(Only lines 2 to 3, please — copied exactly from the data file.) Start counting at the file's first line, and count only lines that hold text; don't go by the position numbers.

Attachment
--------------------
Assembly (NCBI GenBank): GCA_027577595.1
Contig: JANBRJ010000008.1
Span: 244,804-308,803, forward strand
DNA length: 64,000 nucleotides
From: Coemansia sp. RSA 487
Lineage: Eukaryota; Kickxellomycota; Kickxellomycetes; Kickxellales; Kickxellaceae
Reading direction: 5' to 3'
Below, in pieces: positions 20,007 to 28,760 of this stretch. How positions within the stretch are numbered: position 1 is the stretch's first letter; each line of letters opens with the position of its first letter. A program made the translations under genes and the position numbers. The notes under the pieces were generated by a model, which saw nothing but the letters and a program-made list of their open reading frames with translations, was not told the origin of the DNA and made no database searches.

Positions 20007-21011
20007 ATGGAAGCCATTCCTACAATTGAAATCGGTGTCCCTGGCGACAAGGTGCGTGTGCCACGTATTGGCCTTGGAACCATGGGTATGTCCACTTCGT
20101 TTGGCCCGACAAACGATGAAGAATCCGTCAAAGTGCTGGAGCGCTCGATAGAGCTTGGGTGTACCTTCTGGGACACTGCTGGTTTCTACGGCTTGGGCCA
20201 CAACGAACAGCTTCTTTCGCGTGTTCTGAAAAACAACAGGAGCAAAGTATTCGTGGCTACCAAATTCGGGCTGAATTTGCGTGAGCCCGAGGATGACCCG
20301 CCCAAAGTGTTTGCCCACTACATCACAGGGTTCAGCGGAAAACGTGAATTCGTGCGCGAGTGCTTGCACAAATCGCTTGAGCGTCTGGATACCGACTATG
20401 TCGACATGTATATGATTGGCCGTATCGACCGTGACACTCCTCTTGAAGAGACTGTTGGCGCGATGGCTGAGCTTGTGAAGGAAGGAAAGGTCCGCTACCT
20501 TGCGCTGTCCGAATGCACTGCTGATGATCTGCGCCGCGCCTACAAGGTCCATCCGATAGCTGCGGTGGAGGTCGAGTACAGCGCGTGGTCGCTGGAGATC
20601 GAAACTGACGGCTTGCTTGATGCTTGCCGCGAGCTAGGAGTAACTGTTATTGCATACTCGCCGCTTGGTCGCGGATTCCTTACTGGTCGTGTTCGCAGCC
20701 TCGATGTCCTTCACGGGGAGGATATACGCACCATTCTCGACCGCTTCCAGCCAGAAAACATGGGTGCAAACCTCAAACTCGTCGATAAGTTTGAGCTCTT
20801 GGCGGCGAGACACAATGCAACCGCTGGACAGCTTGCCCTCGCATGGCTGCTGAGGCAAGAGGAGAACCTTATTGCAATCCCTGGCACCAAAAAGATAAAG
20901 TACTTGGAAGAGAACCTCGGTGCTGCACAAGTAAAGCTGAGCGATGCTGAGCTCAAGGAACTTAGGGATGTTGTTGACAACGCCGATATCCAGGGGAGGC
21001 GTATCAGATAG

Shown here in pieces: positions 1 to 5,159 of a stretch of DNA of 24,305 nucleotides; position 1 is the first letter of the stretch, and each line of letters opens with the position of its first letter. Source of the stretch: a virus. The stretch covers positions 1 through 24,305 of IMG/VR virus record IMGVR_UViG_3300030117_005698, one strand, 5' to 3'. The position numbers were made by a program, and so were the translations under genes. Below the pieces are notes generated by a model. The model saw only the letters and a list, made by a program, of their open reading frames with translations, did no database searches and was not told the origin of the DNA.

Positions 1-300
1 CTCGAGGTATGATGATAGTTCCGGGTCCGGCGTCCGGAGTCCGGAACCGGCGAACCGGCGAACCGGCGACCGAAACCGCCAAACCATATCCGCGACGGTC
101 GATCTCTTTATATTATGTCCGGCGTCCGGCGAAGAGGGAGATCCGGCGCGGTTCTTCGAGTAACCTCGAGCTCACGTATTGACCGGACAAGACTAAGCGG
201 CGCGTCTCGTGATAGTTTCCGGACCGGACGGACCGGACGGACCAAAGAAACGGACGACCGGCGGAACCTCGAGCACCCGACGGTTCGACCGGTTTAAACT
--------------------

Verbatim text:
Contig: JANBRJ010000008.1
Span: 244,804-308,803, forward strand